The website is divided into three main sections: (1) The Project, (2) Glossary, and (3) Explore. Ancillary pages complete the website: the Acknowledgements page displays all the institutions contributing to the project, especially the repositories; the Donate page provides information on how to support the project.
Besides illustrating the Content, the Project section describes the History of the research project, introduces the multidisciplinary team, the adopted methodology, a list of the team’s publications and news related to the project.
The Turin 1911 project contains controlled terms mainly derived from the Getty AAT (Art and Architecture Thesaurus). This semantic network of unique concepts is used consistently in the Turin 1911 project to avoid ambiguity, allowing comprehension across different disciplines, and making data more consistent. The Glossary section displays in alphabetical order all the terms used in the website. For each term a definition, definition source, Getty API URL, and Getty LOD URL are reported. These terms are used as indexing terms, and keywords are formatted to allow retrieval throughout the entire data collection. The categories using indexing terms are indicated in the lists below.
The core of the website is the Explore section, representing the digital space where the research itself takes place, and where results are immediately visible to everyone. The Explore page integrates a webGIS application, that is an interactive map to assist users to locate the structures of the Fair in the environment and linking them to their dedicated webpages. Besides the webGIS, links to specific sections are displayed: Archival Materials, Built Environment Objects, Protagonists, Locations, Secondary Sources, and Themes. Finally, general information about the Turin 1911 Fair describing the event, the location, and the participating nations are provided. The Explore section orients users as they navigate through the various categories, reflecting the database structure. All sections display records organized in alphabetical lists or displayed within boxes. The Archival Material section is supported by a representative image of each general category. Single pages for each section are designed individually according to type, since each type has its own cataloging entries, which are explained below. When empty, the field is hidden and not displayed to provide a clean webpage. All the individual pages of the Explore section are designed to be linked with each other, including the related images of the archival materials entity. Single pages display a side list of categories to orient the user. A search box allows free text searches via the Programmable Search Engine by Google.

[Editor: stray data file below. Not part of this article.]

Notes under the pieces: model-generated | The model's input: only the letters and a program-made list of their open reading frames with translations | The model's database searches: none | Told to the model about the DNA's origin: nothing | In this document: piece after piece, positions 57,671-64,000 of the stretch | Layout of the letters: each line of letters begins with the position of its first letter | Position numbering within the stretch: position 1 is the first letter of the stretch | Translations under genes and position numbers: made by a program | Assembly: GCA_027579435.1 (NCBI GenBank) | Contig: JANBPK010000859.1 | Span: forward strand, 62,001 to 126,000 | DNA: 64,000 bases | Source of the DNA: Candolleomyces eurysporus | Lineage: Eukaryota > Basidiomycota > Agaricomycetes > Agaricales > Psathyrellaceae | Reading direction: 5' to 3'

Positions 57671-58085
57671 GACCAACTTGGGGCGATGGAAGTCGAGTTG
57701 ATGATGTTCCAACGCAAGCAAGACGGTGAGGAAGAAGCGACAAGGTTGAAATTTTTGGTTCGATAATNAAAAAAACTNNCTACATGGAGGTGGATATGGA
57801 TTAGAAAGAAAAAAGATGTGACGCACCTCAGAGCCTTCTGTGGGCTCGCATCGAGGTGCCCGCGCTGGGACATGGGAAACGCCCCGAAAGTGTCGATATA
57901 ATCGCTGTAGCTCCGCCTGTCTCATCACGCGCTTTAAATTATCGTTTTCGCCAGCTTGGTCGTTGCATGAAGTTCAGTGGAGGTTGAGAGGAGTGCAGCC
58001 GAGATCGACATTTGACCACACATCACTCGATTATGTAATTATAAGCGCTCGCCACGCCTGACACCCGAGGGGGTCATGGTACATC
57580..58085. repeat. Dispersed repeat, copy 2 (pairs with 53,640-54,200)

The Archival Materials section collects items preserved in many public and private institutions all around the world and subdivided in categories according to the purpose of production. For Archival materials composed of a single image or an image composed of verso and recto, side-by-side images are displayed. In the case of materials consisting of three pages or more, pages are displayed as flipping books; documentaries are displayed as video integrated in the interface.
For Archival Materials the following fields are displayed:
Architectural Documents is a special category of Archival Materials. It collects items coming from archives of architects of the Fair.
For architectural documents the following fields are displayed:
BUILT ENVIRONMENT OBJECTS AND COMPONENTS
The Built Environment Objects section reports all the structures and spaces designed for the Fair. They are classified according to usage. "Built Environment Objects" could be a small building (such as a kiosk), or a transportation structure (such as the Monumental Bridge), or a complex (such as the Pilonetto Complex). The "Built Environment Object" page also integrates another type of webGIS application focusing on the 3D model of the reconstructed object.
The following fields are displayed:
A "Built Environment Object" is an homogeneous object with its own style and designers, and can be composed of many "Components (Objects Parts)", as a floor or a section, with specific features. Components have specific fields:
Locations are geographical places connected to people involved in the Fair. They are divided in Historical Regions, Inhabited Places, Nations, and Political Divisions.
For locations the following fields are displayed:
People involved in conceiving, designing, building, documenting, attending, visiting the Fair are cataloged under the Protagonists section. They are subdivided according to the role they played in the event. More than one role can apply.
For "Protagonists" the following fields are displayed:
The Secondary Sources section reports lists of publications completed after the Fair ended, by someone who did not attend the event and consulted primary sources. The records are subdivided in articles, books, and chapters and are displayed in descending chronological order. For a Secondary Sources single page, different fields are displayed according to the typology.
For articles the displayed fields are:
For books are displayed:
For book chapters are displayed:
The Themes section is conceived as a gathering of entities around a term. A description of the theme is reported. Interpretative essays are often linked alongside related protagonists, related built environment objects, related archival materials, and related secondary sources.